I am sure this has a dash and yet grammarily says it's an error. please help
She picked up her purse, sunglasses, and keys said good-bye to Fanny and strolled out the back door toward the garage.
There are only a few words (or word pairs) in the English language that are permanently hyphenated. To make matters complicated, there is disagreement regarding which words fall into this category.
As Rahul notes, the Oxford Dictionaries (in both British and American editions) say goodbye is a single word, unhyphenated. The American Heritage Dictionary of the English Language (5th edition, 2011) agrees, but offers good-bye as an acceptable alternate spelling.
However, Merriam-Webster's Collegiate Dictionary (11th edition, 2007) prefers good-bye. On the other hand, the Associated Press Stylebook (2009 edition) calls for goodbye. As a result, many American newspapers use this spelling.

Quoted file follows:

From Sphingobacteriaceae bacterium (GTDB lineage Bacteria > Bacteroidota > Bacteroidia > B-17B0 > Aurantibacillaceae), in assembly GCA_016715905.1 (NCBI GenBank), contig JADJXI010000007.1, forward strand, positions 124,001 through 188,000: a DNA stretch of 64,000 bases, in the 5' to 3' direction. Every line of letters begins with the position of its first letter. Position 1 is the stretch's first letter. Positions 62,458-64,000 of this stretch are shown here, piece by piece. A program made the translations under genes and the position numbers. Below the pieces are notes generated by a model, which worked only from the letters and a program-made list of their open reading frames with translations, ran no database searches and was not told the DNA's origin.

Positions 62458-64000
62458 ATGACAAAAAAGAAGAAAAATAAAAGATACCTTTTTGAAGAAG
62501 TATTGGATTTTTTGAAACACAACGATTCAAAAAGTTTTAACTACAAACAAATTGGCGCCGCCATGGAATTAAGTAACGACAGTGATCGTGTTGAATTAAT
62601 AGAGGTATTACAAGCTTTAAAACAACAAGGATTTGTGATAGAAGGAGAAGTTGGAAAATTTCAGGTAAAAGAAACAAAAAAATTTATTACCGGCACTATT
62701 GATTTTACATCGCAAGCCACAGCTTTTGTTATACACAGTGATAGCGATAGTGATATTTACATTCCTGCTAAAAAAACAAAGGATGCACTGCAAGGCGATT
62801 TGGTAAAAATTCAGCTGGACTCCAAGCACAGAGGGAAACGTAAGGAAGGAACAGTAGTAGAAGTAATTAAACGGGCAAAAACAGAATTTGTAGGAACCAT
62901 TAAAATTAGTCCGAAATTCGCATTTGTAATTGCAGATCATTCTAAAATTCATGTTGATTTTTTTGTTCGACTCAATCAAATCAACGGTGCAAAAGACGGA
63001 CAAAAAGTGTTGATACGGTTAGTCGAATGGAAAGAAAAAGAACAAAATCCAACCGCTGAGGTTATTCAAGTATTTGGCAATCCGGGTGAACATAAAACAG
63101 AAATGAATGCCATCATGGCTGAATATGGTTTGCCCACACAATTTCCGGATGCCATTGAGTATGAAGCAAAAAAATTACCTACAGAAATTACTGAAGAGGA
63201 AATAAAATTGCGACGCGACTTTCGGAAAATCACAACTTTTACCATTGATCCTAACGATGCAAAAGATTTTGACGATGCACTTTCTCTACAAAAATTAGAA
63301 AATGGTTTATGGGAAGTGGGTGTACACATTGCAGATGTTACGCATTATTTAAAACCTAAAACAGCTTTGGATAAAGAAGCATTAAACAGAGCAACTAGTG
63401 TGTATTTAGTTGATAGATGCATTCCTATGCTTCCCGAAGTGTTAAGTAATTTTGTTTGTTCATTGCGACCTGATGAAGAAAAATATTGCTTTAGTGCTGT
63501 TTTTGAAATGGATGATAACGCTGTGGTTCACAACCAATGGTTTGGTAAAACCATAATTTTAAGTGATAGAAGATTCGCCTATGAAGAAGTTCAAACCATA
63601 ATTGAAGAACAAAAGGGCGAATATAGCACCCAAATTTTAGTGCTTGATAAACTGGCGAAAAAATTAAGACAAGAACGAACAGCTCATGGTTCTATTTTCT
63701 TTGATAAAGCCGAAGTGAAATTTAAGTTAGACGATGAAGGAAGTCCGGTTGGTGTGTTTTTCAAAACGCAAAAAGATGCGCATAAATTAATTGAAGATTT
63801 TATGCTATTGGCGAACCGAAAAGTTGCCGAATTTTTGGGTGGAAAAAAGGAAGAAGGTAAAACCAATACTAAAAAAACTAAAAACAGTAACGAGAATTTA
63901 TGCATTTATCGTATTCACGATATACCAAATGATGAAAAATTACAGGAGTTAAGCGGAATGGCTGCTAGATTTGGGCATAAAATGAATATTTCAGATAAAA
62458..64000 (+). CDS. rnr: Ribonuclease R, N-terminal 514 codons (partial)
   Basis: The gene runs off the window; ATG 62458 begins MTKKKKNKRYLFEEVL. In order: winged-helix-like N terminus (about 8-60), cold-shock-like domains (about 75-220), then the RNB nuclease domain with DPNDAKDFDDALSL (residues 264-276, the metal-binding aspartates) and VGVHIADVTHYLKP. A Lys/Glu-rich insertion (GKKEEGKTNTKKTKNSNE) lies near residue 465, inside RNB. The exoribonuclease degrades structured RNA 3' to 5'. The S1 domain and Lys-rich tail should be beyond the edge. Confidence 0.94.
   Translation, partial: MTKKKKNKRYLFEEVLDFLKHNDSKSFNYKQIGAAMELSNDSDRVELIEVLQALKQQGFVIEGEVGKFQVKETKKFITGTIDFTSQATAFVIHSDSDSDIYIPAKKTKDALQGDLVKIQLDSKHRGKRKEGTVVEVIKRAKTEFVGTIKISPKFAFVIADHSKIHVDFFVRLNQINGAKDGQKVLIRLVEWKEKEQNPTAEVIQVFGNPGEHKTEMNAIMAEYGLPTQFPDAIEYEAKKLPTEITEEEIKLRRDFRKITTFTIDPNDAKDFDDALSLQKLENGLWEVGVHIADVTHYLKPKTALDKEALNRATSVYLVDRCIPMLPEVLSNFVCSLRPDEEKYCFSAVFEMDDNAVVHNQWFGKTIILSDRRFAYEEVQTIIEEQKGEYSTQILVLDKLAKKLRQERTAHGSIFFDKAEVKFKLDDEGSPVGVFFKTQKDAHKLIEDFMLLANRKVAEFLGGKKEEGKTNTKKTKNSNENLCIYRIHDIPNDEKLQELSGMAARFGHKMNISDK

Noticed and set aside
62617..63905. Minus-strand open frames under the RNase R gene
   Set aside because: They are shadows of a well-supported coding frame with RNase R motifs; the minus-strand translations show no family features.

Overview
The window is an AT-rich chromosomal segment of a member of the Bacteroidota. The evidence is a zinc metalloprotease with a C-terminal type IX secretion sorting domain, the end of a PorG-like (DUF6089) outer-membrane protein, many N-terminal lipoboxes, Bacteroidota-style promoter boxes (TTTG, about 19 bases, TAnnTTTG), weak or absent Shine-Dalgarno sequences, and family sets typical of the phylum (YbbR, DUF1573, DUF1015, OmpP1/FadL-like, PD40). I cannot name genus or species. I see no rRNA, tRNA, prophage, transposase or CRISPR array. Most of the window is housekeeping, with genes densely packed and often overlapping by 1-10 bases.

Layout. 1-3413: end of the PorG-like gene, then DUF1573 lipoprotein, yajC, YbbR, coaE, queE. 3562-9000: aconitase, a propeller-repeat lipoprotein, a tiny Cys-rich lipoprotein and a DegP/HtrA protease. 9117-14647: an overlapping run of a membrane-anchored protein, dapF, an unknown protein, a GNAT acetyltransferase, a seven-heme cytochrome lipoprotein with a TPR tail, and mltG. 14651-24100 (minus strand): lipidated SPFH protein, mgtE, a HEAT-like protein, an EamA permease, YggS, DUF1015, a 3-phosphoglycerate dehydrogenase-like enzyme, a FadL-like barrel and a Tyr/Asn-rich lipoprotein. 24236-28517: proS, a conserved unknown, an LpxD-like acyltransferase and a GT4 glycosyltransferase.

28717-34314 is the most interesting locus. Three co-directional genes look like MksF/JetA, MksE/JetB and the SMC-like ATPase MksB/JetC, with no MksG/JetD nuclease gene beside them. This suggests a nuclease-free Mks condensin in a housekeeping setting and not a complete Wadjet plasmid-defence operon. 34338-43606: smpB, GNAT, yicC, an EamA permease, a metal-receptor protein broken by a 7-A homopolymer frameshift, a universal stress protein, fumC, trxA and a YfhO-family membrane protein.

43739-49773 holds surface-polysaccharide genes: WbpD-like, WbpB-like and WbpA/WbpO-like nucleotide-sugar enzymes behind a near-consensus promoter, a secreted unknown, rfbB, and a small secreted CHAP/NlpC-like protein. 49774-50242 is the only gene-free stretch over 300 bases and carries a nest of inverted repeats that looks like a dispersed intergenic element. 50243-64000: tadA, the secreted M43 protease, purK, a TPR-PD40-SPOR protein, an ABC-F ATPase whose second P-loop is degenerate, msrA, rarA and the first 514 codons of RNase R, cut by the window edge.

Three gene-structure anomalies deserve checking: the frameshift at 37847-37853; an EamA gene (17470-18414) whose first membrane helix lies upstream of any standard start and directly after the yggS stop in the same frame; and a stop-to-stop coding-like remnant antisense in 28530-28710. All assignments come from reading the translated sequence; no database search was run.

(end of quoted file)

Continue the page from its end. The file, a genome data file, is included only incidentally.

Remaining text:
The University of Chicago's Chicago Manual of Style (16th edition, 2010) defers to Merriam-Webster for matters of spelling, Because most acedemic book publishers (and many general publishers) follow CMOS, good-bye is a fairly common spelling in American books.
Are you confused yet?
|link comment||answered Jul 24 '12 at 17:27 Jeff Pribyl Grammarly Fellow|
This is an example of how language changes over time. Sometimes it is difficult to keep track of the changes, and other times we just stubbornly resist them. For instance, I still use two spaces after a period. I have doubts that I will ever change on that point, but where there is life, there is hope.
Here is a good article about the disappearing hyphen: http://grammar.about.com/b/2007/10/08/say-good-bye-to-the-hyphen.htm
|link comment||answered Jul 24 '12 at 16:54 Patty T Grammarly Fellow|
When I checked another website, I found there is no dash.
|link comment||answered Jul 24 '12 at 16:53 sanjay Expert|
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